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Well met my brother friend, all on the highway riding,
So simply all alone;
I pray you to tell me what may your calling be,
Or are you a servingman?

O why my brother dear, what makes you to enquire
Or any such thing at my hand?
But since you are so fain, then I will tell you plain
I am a downright husbandman.

If a husbandman you be, then go along with me,
And quickly you shall see out of hand;
Then in a little space, I will help you to a place
Where you may be a servingman.

Kind Sir, I 'turn you thanks for your intelligence
These things I receive at your hand;
But something pray now show, that first I may plainly know
The pleasures of a servingman.

Why, a servingman has pleasure beyond all sort of measure,
With his hawk on his fist as he stands,
For the game that he does kill and the meat that does him fill
Are pleasures for the servingman.

And my pleasure's more than that, to see my oxen fat,
And a good stock of hay by them stand;
My ploughing and my sowing, my reaping and my mowing,
Are pleasures for the husbandman.

Why, it is a gallant thing to ride out with a king,
With a lord, duke, or any such man;
To hear the horns to blow, and see the hounds all in a row,
That is pleasure for the servingman.

But my pleasure's more, I know, to see my corn to grow,
And so thriving all over my land;
And therefore do I mean, with my ploughing, with my team,
To keep myself a husbandman.

Why, the diet that we eat is the choicest of all meat,
Such as pig, goose, capon and swan;
Our pastry is so fine, we drink sugar in out wine,
That is living for a servingman.

Talk not of goose or capon, give me good beef or bacon,
And good bread and cheese now and then:
With pudding, brawn, and souse, all in a farmer's house,
That is living for the husbandman.

Why, the clothing that we wear is delicate and rare,
With our coat, lace, buckles and band;
Our shirts are white as milk, our stockings they are silk,
That is clothing for the hasbandman.

But I value not a hair for delicate fine wear
Such as gold is lac-ed upon;
Give me a good great coat and in my purse a groat,
That is clothing for the husbandman.

Kind Sir, it would be bad if none could be had
Those tables for to wait upon;
There is no lord, duke, or squire, nor ne'er a man of honour
Can do without a servingman.

But Jack, it would be worse if there was none of us,
The plough for to follow along;
There is neither lord nor king, nor any other one
Can do without the husbandman.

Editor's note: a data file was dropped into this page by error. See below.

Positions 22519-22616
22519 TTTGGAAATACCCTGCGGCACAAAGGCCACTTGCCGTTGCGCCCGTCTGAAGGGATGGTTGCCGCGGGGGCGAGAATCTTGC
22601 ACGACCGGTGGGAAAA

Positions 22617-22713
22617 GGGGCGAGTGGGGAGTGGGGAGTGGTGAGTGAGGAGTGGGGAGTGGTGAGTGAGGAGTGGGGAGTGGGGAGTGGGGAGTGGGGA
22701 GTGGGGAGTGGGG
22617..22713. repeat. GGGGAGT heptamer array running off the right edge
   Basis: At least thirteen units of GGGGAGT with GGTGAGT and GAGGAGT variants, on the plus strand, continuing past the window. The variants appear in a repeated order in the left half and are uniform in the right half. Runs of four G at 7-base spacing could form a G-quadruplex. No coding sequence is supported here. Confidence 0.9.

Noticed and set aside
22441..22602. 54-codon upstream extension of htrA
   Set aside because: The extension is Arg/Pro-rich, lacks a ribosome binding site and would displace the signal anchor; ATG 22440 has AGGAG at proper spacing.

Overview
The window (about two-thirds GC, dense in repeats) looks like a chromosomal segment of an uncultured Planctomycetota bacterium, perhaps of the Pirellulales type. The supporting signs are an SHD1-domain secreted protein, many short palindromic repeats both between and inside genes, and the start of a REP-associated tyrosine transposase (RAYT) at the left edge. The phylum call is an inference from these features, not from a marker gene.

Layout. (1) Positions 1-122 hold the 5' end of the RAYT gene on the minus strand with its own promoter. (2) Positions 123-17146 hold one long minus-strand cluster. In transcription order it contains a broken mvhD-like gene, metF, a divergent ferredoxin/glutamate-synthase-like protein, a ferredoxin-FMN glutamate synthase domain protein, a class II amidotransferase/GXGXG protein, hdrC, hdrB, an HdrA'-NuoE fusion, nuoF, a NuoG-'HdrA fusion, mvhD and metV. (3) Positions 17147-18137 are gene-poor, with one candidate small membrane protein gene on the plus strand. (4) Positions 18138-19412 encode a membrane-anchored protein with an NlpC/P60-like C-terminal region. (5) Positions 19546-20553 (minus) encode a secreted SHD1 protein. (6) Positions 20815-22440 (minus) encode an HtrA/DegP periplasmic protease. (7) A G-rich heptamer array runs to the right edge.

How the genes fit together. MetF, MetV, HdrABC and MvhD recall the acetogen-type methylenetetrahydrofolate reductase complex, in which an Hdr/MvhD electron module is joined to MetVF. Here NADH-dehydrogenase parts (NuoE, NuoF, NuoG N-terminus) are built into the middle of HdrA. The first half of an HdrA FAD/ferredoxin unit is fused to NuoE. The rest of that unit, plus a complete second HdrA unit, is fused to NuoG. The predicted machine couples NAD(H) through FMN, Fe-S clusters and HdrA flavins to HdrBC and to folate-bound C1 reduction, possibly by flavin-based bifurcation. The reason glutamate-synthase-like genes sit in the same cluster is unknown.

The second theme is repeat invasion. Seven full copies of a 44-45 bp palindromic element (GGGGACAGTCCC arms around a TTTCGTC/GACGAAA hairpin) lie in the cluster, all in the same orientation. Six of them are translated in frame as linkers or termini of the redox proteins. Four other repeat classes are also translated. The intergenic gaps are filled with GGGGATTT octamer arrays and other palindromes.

Kind Sir, I must confess and I humbly protest
I will give to you the uppermost hand;
Although your labour's painful it is so very gainful
I wish I were a husbandman.

So come now let us all both great as well as small
Pray for the grain of our land
And let us whatsoever do all our best endeavour
To maintain the good husbandman.

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Source: Lucy Broadwood and J A Fuller Maitland. 1893, English County Songs, Leadenhall Press, London

Lucy Broadwood wrote:
The oldest printed version of this dialogue is in the Loyal Garland (Percy Society, vol xxix); the words are only slightly different from those given above, except that in the last verse, the second line runs "Pray for the peace of old England" in allusion to the Civil Wars, from which period the collection dates.  A version of the same tune is given in Sussex Songs, in wich, as in almost all other versions the servingman, in the part for two voices, repeats the words of the husbandman, instead of his own.  This may, of course, be done here, if preferred, and in any case, both voices must sing the husbandman's sentiment in the last verse.  In Davies Gilbert's version, here given, the third bar for the end is in unison for the voices; in this case we have taken the liberty of adopting the reading from the Sussex version.  A version, set to a much later tune is sent by Mrs Slingsby, Skipton, and there is no doubt that this dialogue isn some form or other is known in many parts of the country.  The tune is a variant of "I am the Duke of Norfolk."


Roud: 873 (Search Roud index at VWML) Take Six

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